• Take our own containers to the butcher’s shop, the deli, and possibly other places too.

That seems to be the fundamental problem with plastics. The demand for recycled plastic products is nowhere near what is needed to establish a viable industry.

You can turn them into road filler, or garden things, or outdoor furniture, but you can’t turn them back into what they were originally used for.

Unlike paper, or most glass, or metals.


Federal government responding to REDcycle collapse:


Responding? By 2040? More like kicking the can down the road. :wink:

I don’t disagree with the vibe of what you are saying but there are aspects that realistically we as consumers don’t control. Let’s say that I want to buy 1 kg of rice. It comes packaged in a soft-plastic bag that I would previously have returned to the supermarket on a subsequent visit to put in the REDcycle bin.

Can I actually take my own container into a store and get it filled with 1 kg of rice? Maybe somewhere. Most likely nowhere near me. Can we wind the clock back 70 years because that’s how they might have done things in 1950? Probably not. I would prefer we work with what we have.

One difficulty is that the supermarket model has eliminated most of those 1950s style corner stores. The government could in theory make it impossible to buy these goods at the supermarket, which would create the demand for these old stores to spring up again. Or the government could try to create change within the supermarket, which in turn mostly goes back to the suppliers.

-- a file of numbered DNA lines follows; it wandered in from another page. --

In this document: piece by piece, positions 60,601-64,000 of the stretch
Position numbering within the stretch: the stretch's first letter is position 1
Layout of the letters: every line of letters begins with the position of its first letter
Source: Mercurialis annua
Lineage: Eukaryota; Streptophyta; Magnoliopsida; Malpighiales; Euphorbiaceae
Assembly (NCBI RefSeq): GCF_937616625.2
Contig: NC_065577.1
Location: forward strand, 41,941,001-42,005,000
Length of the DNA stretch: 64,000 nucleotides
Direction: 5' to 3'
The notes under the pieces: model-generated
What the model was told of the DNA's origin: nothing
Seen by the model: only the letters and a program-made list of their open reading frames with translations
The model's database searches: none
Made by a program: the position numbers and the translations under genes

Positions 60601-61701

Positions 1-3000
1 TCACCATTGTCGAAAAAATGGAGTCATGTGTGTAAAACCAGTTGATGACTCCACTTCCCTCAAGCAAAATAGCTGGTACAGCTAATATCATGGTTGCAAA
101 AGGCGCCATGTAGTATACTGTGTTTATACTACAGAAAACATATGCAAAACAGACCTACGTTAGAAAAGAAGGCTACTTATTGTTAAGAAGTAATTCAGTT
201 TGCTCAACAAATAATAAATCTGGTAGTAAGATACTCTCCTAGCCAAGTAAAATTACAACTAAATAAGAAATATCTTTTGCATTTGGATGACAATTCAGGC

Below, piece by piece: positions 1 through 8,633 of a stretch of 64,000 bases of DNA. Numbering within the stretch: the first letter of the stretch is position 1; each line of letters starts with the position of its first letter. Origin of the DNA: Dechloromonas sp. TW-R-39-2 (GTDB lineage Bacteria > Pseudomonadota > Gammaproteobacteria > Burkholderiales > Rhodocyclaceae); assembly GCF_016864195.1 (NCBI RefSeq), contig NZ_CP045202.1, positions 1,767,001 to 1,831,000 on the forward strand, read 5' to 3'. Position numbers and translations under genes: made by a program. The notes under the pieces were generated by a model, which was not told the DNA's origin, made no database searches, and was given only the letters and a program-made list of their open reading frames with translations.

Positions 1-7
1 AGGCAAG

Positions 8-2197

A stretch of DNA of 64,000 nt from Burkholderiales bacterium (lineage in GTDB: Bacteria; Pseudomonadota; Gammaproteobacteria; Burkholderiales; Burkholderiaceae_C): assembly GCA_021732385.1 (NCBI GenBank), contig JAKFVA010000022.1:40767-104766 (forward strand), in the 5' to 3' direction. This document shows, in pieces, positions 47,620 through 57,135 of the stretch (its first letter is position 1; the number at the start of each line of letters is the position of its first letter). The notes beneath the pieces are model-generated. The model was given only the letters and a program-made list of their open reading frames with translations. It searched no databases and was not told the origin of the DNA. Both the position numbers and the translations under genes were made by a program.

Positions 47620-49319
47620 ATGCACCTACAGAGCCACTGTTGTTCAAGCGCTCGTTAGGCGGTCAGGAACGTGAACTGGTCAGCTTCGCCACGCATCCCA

Why can’t the company who packages the rice in the first place take the packaging back and turn it back into new packaging? What if they were legally compelled to?

Why can’t the company who packages the rice in the first place use a packaging material that doesn’t have this problem? What if they were legally compelled to?

Obviously there are global issues here that no one government can fully address. My rice may or may not come from Australia but let’s assume that it does not - because that is the more difficult case.


It is a bit of a catch 22. They had enough customers for the materials they were collecting, but when a number of customers ceased taking materials - having a fire in one of they main receivers of the soft plastics as well as loss of one or two other contracts (such as Forest Plastics). This resulted in 3 companies which usually accepted the soft plastics ceasing to do so. RedCycle thought from information they were given that flow of materials would return in the immediate future and hence started stockpiling materials to cover the gap where inflow of the soft plastics exceeded their outflows.

While it would have been terrific for more companies to be on their books, with a collection of 7000 tonnes of soft plastics each year this was unlikely to be feasible nor sustainable. More companies would have reduced the ability of these companies accepting such materials to expand or look into other use of the materials as the volume of soft plastics were constrained.

To fix a constrained problem would require more materials such as encouraging higher use of soft plastics in packaging which would flow onto higher recycling volumes…through to accepting imported soft plastic wastes from other countries. None of the solutions to overcome the constraint would have driven a good environmental outcome.

What it might do is place further pressure on reducing soft plastic use. This may have positive benefits into the future.


Now if they could turn them into pothole fillers, that actually stayed in the potholes then I think someone would be onto a winner!